Don’t Ask Tehran to Meet New Demands
As a candidate for president in 2016, Donald Trump pledged to stop wasting American blood and treasure on wars in West Asia. During his time in office, Trump instead further trapped the United States in the region and inflamed divisions to the point where a minor incident might quickly spiral out of control and lead to a major war.
The new administration in Washington has a fundamental choice to make. It can embrace the failed policies of the Trump administration and continue down the path of disdain for international cooperation and international law—a contempt powerfully evident in the United States’ decision in 2018 to unilaterally withdraw from the Joint Comprehensive Plan of Action, commonly known as the Iran nuclear deal, that had been signed by Iran, China, France, Germany, Russia, the United Kingdom, and the European Union just three years earlier. Or the new administration can shed the failed assumptions of the past and seek to promote peace and comity in the region.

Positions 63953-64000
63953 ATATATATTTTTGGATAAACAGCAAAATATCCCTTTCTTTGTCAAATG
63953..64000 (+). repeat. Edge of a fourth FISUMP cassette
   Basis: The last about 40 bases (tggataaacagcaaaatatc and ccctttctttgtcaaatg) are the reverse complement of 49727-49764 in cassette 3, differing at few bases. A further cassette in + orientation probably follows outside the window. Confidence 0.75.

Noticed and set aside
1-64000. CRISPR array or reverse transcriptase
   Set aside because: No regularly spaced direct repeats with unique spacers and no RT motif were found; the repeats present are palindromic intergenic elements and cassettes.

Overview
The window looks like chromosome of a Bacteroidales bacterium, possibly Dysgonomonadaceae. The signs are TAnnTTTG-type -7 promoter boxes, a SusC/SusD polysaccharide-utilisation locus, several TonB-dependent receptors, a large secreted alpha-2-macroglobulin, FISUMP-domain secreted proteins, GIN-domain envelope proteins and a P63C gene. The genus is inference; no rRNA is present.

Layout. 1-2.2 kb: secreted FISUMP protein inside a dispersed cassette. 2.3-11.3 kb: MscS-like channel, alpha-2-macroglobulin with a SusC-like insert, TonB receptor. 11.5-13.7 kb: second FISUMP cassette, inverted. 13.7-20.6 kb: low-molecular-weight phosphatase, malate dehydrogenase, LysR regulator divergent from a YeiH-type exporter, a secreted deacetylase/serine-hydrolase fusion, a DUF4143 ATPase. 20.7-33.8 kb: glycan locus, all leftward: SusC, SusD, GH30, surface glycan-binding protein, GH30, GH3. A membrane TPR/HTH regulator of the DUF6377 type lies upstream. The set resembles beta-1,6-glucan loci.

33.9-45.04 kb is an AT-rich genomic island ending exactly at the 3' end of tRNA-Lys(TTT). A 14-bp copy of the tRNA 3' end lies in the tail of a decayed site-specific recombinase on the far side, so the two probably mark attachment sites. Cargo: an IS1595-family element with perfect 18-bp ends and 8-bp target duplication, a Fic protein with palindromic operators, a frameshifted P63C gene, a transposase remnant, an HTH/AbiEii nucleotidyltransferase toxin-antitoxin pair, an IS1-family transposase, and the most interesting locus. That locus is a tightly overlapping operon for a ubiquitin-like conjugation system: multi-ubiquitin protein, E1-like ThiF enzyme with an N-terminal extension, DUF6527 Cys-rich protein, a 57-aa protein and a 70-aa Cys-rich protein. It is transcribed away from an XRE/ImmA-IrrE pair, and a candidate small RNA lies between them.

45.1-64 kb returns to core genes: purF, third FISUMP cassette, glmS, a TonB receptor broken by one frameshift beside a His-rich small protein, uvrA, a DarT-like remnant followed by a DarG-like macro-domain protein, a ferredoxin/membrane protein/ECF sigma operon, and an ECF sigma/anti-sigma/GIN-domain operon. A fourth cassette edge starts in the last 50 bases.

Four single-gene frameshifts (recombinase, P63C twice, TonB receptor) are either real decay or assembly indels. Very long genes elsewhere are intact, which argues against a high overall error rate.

U.S. President Joe Biden can choose a better path by ending Trump’s failed policy of “maximum pressure” and returning to the deal his predecessor abandoned. If he does, Iran will likewise return to full implementation of our commitments under the nuclear deal. But if Washington instead insists on extracting concessions, then this opportunity will be lost.